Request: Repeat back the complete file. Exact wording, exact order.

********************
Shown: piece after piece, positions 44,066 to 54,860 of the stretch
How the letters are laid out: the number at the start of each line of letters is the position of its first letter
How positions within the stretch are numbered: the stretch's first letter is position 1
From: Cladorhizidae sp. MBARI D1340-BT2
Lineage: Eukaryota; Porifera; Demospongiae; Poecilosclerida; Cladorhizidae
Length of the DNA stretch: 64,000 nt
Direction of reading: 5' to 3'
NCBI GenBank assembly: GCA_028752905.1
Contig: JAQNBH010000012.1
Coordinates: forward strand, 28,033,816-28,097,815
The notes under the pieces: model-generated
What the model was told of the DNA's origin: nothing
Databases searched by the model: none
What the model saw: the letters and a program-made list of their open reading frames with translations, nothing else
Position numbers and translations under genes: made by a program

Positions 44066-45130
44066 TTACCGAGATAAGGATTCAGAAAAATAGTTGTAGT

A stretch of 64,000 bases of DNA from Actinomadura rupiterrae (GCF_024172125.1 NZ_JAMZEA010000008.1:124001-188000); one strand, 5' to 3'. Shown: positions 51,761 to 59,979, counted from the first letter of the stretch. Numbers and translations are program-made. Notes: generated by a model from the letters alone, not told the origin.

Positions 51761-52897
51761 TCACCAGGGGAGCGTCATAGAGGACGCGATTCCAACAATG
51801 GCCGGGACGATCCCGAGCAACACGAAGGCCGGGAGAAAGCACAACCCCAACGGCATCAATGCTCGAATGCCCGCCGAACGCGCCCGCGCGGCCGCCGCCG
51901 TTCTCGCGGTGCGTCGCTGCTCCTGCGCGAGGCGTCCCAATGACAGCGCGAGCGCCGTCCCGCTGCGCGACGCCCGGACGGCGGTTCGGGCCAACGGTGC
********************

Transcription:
Shown: piece after piece, positions 44,066 to 54,860 of the stretch
How the letters are laid out: the number at the start of each line of letters is the position of its first letter
How positions within the stretch are numbered: the stretch's first letter is position 1
From: Cladorhizidae sp. MBARI D1340-BT2
Lineage: Eukaryota; Porifera; Demospongiae; Poecilosclerida; Cladorhizidae
Length of the DNA stretch: 64,000 nt
Direction of reading: 5' to 3'
NCBI GenBank assembly: GCA_028752905.1
Contig: JAQNBH010000012.1
Coordinates: forward strand, 28,033,816-28,097,815
The notes under the pieces: model-generated
What the model was told of the DNA's origin: nothing
Databases searched by the model: none
What the model saw: the letters and a program-made list of their open reading frames with translations, nothing else
Position numbers and translations under genes: made by a program

Positions 44066-45130
44066 TTACCGAGATAAGGATTCAGAAAAATAGTTGTAGT

A stretch of 64,000 bases of DNA from Actinomadura rupiterrae (GCF_024172125.1 NZ_JAMZEA010000008.1:124001-188000); one strand, 5' to 3'. Shown: positions 51,761 to 59,979, counted from the first letter of the stretch. Numbers and translations are program-made. Notes: generated by a model from the letters alone, not told the origin.

Positions 51761-52897
51761 TCACCAGGGGAGCGTCATAGAGGACGCGATTCCAACAATG
51801 GCCGGGACGATCCCGAGCAACACGAAGGCCGGGAGAAAGCACAACCCCAACGGCATCAATGCTCGAATGCCCGCCGAACGCGCCCGCGCGGCCGCCGCCG
51901 TTCTCGCGGTGCGTCGCTGCTCCTGCGCGAGGCGTCCCAATGACAGCGCGAGCGCCGTCCCGCTGCGCGACGCCCGGACGGCGGTTCGGGCCAACGGTGC